The zone of most of Australia’s major disaster events, to the greatest extent, coincides with the zone of the highest human and animal population densities. While there are large stock-holdings inland, on sheep and cattle stations, the coastal zone is home to the highest concentration of towns and cities, dairy farms and other animal husbandry. Given that around 68% of households in Australia own at least one pet, this zone is also home to the greatest numbers of companion animals.

When companion animals are refused from evacuation measures or denied access to evacuation shelters the trauma of the experience is heightened, for both the animal’s human family and for the animals themselves. The ability to have animals remain with their families can lead to a greater chance of individual and community disaster resilience and aid in reduction of trauma and post-disaster mental health service demands. For some people, their companion animal may be their only family or, indeed, all that remains of their pre-disaster life. The depth of the human/animal bond has, until quite recently, been significantly underestimated and the trauma and grief at the loss of, or separation from, an animal with which bonds have been formed have, likewise, been minimised.

Additionally, many people (surveys in several countries, including Australia, indicate around half of pet owners) would choose to remain behind with their animals rather than evacuate, or return to collect them before it has been officially sanctioned. This risks the lives of the owners themselves, rescue personnel, and the animals. Ideally, the devising of measures to accommodate animals – at least in evacuation shelters – would have benefits that would ultimately go beyond the personal to the community level.


“If a member of the public hadn’t been out checking their own animals and spotted his legs sticking from his mother’s pouch, he would’ve died,” said Blue Gum’s caregiver, Stella Reid. The 4 month old joey named Blue Gum was rescued by a passerby.” (source) Image credit Blue Gum Jason Edwards/Newspix/REX USA

Sadly, immediate access to disaster sites by owners or animal rescue personnel is not always possible and animals that have been injured may have to wait several days before they can be assessed and treated or euthanized if called for. For many animals, this must be a horrendous time of forced abandonment at the worst of possible times. Herein lies a paradox of disasters: subjecting animals to such suffering would, in non-disaster times, amount to animal cruelty – punishable under animal welfare law. In times of these crises, when animals are most vulnerable to their physical environment, they are also most vulnerable to the dictates of the human culture/society within which they are confined.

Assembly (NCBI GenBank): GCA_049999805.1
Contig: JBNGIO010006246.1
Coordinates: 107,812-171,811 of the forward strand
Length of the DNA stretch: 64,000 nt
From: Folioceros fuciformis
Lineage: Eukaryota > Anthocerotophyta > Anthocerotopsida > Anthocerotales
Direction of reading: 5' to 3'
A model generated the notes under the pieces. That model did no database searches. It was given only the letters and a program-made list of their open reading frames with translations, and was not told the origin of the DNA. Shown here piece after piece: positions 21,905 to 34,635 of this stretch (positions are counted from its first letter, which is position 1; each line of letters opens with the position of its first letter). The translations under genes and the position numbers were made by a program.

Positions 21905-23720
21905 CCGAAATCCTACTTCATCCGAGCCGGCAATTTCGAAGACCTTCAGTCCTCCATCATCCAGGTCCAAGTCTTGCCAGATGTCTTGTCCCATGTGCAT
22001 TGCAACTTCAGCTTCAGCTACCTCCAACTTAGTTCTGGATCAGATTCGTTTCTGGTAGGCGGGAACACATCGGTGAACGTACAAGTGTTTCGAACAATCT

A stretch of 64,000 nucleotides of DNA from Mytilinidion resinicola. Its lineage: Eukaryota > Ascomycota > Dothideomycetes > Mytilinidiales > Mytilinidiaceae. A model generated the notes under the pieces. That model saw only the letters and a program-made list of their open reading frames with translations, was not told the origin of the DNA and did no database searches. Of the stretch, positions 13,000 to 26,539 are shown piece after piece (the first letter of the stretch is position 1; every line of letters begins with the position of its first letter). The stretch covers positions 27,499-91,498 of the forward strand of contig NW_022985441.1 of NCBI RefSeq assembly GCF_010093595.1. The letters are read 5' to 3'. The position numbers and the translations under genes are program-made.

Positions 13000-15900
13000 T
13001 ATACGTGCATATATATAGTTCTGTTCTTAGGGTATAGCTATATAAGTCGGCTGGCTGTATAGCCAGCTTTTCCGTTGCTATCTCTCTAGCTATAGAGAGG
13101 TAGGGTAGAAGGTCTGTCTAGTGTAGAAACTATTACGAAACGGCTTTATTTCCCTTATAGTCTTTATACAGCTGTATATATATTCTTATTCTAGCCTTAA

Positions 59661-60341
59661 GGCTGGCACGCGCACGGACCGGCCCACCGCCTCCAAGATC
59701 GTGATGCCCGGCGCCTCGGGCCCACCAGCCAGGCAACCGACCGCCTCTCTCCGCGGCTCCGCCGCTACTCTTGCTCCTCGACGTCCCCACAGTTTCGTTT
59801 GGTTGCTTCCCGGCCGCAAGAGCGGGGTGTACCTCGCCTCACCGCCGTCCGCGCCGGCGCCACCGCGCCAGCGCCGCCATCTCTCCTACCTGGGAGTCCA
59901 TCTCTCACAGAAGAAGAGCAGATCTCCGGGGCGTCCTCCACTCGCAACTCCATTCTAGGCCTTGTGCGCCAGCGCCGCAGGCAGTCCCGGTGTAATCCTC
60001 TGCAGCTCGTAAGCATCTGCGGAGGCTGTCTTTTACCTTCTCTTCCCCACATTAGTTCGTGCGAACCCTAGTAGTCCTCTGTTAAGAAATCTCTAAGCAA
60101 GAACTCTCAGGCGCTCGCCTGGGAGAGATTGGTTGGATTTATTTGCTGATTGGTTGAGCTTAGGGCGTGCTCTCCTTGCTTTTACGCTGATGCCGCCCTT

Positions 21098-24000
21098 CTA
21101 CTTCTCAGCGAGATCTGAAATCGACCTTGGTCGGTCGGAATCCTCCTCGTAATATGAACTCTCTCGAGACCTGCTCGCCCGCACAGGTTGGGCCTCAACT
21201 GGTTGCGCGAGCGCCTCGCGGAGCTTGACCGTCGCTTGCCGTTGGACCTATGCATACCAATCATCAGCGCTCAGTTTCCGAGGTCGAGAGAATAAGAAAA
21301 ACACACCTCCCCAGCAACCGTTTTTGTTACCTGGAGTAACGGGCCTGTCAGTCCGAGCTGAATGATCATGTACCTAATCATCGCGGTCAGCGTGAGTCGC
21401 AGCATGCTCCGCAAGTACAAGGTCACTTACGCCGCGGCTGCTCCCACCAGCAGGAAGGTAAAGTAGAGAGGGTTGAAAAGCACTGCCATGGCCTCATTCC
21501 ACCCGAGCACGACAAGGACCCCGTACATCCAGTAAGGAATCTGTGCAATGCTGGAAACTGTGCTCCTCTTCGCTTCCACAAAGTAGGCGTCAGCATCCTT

Another paradox exists regarding the roles that certain key players must adopt at these times: the personnel who devote themselves to rescuing and caring for other animals in usual circumstances can be, in times of disaster, placed in the position of then deciding which animals are able to be saved and which are to be euthanized. This act/decision is born out of the desire to end the animals’ suffering and is, essentially, an act of kindness. However, for those having to make this choice, it can also be a heavy emotional burden to carry.

Given current predictions for more extreme events to occur due to global climate change, it is not unreasonable to expect that the demands for evacuation assistance and evacuation shelters by people with companion animals will increase. Demands for (and burdens on) those personnel who assist in animal rescues, care, and/or euthanasia are also likely to increase. It should be considered an imperative that focus be placed on policies and services that will ease the burden and trauma experienced by all groups of people directly involved with animals in disasters, for their benefit and, ultimately, the benefit of the animals as well.



Australian Government, 2014, ‘About Australia’, Australian Stories: Natural Disasters in Australia,

[1] On February 6th 1851 (Black Thursday), Victoria experienced a much larger event with 5 million hectares (over 12 million acres) of the state burnt but fewer human deaths (12) were recorded.

[2] For scale, various media compared the area to the size of France and Germany combined.


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Flinders PhD candidate Dian Fowles is investigating the impact of natural disasters on human-animal relations. – read more at  Take part in a study, being conducted at Flinders University in South Australia.  This study is an investigation into the impacts of natural disasters on human-animal relationships.
Have you been impacted by disaster? Take part in a survey at this link